I think, basically, you would just notice when colors are "off" what they should be, a red may be a blue-red, or orange-red. (This may be why your wife is so picky about the living room walls.) On an unrelated note, I have always wondered if it is possible to have a green-red without being brown. Apples, for example.

I don't know much about light, but I mix colors for painting, and I gotta say the color wheel works. Yellow too green, add red. As other commenters have noted, we have filled in the violet to make a good circle. It works.
posted by bobobox at 9:08 PM on November 30, 2006

I found this on Digg a while ago -- it's called "The Origins of Color." I just thought you might enjoy reading it; fairly complex and thorough.
posted by Lockeownzj00 at 3:35 AM on December 1, 2006

That handprint site linked by aubilenon is the best resource linked here.

Our eyes have 4 lightsensing cells, 3 cones which are commonly described as Red, Blue and Green, but more appropriately described as Long, Medium and Short Wavelength sensitive, and rods which function at much lower low light levels (ie single photons). (There are actually more light sensitive cells in the retina but they are "non image forming" and serve other functions)

Each cones is sensitive to a broad range of frequencies.

To understand color it's worth looking at the rod system. At night we loose the ability to see color because we have only one functioning photoreceptor at low light levels. Color, or wavelength discrimination comes from the ability to compare the inputs of multiple photoreceptors. Two colors which seem different in the day time can appear the same at night. These are called metamers because they equally stimulate rods, even though they are of different frequencies. This can be because they are roughly equidistant from the rod's peak absorbance but in opposite direction, or, because one is further from the peak but more intense so the net effect is the same.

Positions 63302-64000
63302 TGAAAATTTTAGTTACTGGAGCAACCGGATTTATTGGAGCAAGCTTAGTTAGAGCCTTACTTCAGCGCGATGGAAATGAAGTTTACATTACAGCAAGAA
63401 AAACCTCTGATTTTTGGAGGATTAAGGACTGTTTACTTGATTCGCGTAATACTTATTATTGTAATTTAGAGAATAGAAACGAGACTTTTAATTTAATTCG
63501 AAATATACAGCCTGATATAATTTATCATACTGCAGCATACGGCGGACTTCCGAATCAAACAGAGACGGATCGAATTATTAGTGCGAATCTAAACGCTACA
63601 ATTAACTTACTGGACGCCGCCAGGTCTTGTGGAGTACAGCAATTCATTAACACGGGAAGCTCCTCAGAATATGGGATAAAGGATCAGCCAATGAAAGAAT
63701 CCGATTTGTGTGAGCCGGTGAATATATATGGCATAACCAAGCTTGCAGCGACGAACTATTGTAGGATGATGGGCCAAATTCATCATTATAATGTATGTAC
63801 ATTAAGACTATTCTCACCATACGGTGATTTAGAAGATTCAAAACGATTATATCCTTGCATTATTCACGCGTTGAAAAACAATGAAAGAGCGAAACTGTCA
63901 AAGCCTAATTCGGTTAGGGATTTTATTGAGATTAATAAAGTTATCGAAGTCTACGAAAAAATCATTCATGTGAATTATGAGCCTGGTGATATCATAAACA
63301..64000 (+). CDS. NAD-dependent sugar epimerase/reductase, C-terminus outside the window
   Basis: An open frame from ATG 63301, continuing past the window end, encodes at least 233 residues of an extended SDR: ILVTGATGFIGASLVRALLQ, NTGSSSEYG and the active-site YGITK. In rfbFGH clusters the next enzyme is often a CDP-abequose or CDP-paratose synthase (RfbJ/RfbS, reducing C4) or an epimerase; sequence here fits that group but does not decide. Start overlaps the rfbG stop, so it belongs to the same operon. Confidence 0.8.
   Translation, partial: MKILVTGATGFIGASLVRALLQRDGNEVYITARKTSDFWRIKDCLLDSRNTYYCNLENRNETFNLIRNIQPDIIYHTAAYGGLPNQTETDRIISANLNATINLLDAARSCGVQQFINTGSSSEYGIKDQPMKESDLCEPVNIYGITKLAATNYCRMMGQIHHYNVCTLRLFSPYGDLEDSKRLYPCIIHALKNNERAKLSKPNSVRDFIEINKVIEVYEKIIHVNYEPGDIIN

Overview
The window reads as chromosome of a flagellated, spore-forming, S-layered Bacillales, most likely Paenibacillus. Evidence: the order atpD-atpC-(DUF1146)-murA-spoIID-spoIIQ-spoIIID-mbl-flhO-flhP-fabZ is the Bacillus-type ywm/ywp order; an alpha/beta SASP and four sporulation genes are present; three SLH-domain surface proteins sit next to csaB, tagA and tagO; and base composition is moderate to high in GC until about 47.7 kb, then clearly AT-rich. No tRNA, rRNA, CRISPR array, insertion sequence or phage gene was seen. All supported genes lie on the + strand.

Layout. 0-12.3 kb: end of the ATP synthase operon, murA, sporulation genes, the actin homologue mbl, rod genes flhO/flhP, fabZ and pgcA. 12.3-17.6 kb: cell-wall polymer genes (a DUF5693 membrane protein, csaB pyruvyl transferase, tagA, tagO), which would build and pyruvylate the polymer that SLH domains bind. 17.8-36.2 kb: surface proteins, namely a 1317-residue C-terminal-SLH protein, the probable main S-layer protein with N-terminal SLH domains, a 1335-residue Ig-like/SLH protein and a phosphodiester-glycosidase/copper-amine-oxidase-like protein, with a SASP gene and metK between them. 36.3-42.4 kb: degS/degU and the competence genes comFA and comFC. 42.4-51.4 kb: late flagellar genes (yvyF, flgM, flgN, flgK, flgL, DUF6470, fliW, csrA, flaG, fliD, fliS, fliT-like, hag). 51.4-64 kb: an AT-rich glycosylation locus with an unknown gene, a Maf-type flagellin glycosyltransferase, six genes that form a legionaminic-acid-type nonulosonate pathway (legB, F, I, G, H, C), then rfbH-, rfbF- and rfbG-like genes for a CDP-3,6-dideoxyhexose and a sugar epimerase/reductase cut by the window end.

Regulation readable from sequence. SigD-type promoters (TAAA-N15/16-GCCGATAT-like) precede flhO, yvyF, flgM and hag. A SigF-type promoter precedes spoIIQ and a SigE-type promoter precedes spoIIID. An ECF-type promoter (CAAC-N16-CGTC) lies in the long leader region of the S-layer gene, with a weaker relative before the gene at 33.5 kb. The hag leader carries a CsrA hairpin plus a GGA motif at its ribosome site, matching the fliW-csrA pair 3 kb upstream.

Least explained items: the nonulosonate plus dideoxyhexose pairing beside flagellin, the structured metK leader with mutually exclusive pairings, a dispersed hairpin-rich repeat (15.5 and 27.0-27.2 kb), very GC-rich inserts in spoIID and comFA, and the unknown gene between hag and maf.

So our perception of color comes from the combination and comparison of the stimulation of three different cones, each maximally sensitive to different wavelengths. The output of the cones gets combined in what are called opponent pathways, one is Red-Green, and the other Blue-yellow. The Red-Green pathway compares the output of the Red and Green cones and the Blue-yellow pathway compares the output of the blue cone with the sum of the red and green cones. This is why you will never see a color that is reddish-green or blueish-yellow at least in the additive sense that red+blue=violet and yellow+blue+green.

The question is why does extremely short wavelength light appear to contain a reddish component. I don't believe that anyone knows the answer to that yet. But the hypothesis is that somewhere along the path from cone to cortex the input from a blue cone and red cone combine which turns our perceptionof an extremely short wavelength light into a combination of short wavelength light (blue) and extremely long wavelength light (red). So our sense of color becomes a continuum that loops back on itself as opposed to our sense of pitch (which is also frequency or wavelength).

Interestingly people who have had their lenses removed are somewhat able to percieve ultraviolet light. This is because the lens ordinarily blocks UV light and blue cones are sensitive to UV light but very little ever penetrates to the retina. Apparently they see it as lilac.

Many mammals, fish, birds, insects, and reptiles (basically everyone except us) are able to see UV light as well. It's a good that we can't for two reason. One is that there is more chromatic aberration at shorter wavelengths. Basically blue light bends more than red light. This makes focusing more difficult. Also, more importantly, UV light damages DNA which is a very, very, bad thing.
posted by euphorb at 1:58 PM on December 1, 2006 [2 favorites]